In Virginia’s gubernatorial race, with close to 100% of the precincts reporting late on Tuesday, Democrat Terry McAuliffe has edged out Tea Party conservative Ken Cuccinelli 47 to 46 percent.
In New Jersey, Gov. Chris Christie has won with a wide lead over his Democratic opponent, State Senator Barbara Buono. In his victory speech, Christie declared himself “the luckiest guy in the world.” He could cement the luck thing by becoming the only Republican able to win the Presidency in 2016–more on that in a minute.
In New York City, public advocate Bill de Blasio has won by a large margin over Republican Joe Lhota, a former chairman of the city’s transportation authority, to become the city’s first Democratic mayor in more than 20 years.
It’s always risky to extrapolate national political trends from local elections, but, at least in the Virginia race, there appears to be some correlation between the Republican House’s failure over the government shutdown and raising the debt ceiling and the success of the former DNC chairman in winning the state.
In a sense, it’s not so much that the country is moving to the left, it’s that the Republicans have moved away from the country. Except for Gov. Chris Christie, God bless him.
But then there was the Colorado Proposition AA, which won last night by about two thirds: a measure to tax the state’s recently legalized marijuana at a combined 25 percent – 15 percent at the wholesale level and 10 percent at the retail level. In my opinion, there is where left met right, new age met business, and everybody won.
Even after that heavy taxation, legal weed is still easily 90 percent cheaper than pusher weed, which is marked up as a result of the heavy risks involved in turf wars and police action.
Even before mass commercial production has kicked in, the price of an ounce in Colorado has dropped from $400 to $100. A 25 percent tax on a $100 ounce of weed still keeps the product price at a little over a quarter of the illegal option. And when the legal yield hits the state’s quaint little stores, the price before taxes could come down to $30 an ounce – making the tax negligible. Good bye, pusher weed, hello government weed.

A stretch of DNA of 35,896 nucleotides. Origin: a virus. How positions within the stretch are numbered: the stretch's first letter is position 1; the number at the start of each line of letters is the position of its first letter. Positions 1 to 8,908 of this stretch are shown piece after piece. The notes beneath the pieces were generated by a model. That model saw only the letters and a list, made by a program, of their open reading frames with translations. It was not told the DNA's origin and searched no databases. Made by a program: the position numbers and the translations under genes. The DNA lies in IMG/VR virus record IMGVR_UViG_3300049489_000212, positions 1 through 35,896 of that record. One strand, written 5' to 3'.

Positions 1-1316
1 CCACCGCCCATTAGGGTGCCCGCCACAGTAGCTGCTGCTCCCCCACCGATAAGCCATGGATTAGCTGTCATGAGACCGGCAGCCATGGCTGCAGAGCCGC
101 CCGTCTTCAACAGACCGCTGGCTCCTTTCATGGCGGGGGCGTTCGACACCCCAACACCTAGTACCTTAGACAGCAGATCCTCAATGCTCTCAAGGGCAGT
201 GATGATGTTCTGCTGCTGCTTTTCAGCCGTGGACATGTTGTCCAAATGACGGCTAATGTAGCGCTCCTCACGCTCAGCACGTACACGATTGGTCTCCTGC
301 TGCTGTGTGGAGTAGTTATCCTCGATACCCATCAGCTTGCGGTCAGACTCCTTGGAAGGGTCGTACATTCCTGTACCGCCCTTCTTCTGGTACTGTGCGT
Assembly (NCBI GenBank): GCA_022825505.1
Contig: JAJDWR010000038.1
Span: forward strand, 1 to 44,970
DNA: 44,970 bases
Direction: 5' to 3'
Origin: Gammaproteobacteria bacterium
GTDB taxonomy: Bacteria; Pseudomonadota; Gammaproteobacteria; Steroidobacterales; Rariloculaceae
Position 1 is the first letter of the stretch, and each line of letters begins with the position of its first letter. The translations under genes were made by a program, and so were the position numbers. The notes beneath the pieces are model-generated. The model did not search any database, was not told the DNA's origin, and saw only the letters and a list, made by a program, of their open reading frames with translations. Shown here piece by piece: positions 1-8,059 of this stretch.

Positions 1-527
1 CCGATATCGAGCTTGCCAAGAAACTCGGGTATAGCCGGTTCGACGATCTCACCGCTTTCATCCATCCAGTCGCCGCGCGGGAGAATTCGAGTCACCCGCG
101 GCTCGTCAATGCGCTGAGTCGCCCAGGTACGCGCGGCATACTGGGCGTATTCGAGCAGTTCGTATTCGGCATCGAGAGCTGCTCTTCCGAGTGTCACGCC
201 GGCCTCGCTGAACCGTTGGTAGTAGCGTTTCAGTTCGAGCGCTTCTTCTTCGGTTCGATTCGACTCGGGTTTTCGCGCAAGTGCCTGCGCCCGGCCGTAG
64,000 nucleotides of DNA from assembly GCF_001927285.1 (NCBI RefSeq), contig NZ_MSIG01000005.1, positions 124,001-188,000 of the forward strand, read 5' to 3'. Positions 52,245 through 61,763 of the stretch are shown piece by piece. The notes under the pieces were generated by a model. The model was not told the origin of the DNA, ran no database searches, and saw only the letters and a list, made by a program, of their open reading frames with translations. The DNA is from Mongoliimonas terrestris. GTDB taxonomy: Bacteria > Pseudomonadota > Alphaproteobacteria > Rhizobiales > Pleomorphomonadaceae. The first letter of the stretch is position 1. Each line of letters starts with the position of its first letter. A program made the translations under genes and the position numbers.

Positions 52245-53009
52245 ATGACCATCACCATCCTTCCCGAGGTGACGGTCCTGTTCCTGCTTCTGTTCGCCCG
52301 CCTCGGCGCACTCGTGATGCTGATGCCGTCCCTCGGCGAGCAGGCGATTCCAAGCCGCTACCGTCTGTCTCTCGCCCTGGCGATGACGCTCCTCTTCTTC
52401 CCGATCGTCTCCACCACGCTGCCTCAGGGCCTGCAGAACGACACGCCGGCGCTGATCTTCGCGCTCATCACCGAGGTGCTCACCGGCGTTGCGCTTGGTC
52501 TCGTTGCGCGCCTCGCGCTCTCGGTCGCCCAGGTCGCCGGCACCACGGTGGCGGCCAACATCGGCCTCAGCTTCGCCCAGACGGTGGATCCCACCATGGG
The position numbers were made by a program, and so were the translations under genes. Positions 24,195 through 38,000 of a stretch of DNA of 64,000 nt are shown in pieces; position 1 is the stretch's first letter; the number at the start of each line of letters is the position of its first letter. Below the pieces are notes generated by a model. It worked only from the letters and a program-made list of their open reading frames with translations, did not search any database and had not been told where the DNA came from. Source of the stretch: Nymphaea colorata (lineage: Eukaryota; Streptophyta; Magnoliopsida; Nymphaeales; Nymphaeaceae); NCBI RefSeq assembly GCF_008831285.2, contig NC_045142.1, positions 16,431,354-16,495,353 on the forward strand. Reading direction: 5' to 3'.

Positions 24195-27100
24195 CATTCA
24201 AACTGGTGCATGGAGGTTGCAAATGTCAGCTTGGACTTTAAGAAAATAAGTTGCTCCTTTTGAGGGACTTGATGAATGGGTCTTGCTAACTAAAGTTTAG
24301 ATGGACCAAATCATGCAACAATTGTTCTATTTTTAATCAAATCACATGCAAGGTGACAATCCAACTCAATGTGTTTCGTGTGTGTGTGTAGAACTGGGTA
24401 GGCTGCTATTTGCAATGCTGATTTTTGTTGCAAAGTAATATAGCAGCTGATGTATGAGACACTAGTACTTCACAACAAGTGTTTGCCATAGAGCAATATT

According to Colorado State, “passage of Proposition AA is estimated to increase state tax revenue by $67 million annually, which includes $27.5 million in excise tax revenue and $39.5 million in state sales tax revenue. Local governments where retail marijuana stores are operating will receive a proportionate share of $6.0 million based on the percentage of sales in each jurisdiction.”
Put that in your pipe and smoke it. No, really, put it and smoke it, because, for the first time since this argument has first been made by 60s thinkers on the right and on the left, weed is no longer about morality, or health, it’s about money in state coffers, where it belongs, like tobacco.
In NY City, I’m deeply worried about the Bill de Blassio victory. I lived on the Lower East Side of Manhattan during the David Dinkins Administration, in which de Blassio got his start. I remember the unsafe streets and the ineffectual police of those years. I remember the Crown Heights riots. Obviously, these are not the early 1990s, and crime in the city has gone down to 1960s levels—but a liberal mayor who was elected on a mission to limit police effectiveness can do a lot to change that.
I believe the NY Republicans did not have a candidate on a par with Rudy Giuliani or Michael Bloomberg, who provided popular responses to New Yorkers’ aches. Let’s face it, New York voted for Giuliani because they were sick of Dinkins, and they voted for Bloomberg because they were sick of Giuliani. It certainly was not because New Yorkers are pro republican – we don’t have Republicans in New York, we ate the last of them during the Lindsey Administration. And, in that vein, New York voted for de Blassio because we’ve had enough of Bloomberg’s paternal style, and, most important, the Republican fellow just didn’t make a lasting impression.
As to the hoopla regarding the special treatment the Orthodox community received from both candidates – I advise the reader to go back to the records. David Dinkins, whose police chief Lee Brown during the Crown Heights riots, when Jews were being beaten up and even killed on the streets, was accused of telling his officers to let the Blacks “vent” for a couple of days, before moving in to stop what amounted to a pogrom. Go back a little further and you’ll find that the Satmar voters in Williamsburg, voting as a block, gave Dinkins the edge in 1989, in exchange for his promise not to build a power plant near their neighborhood.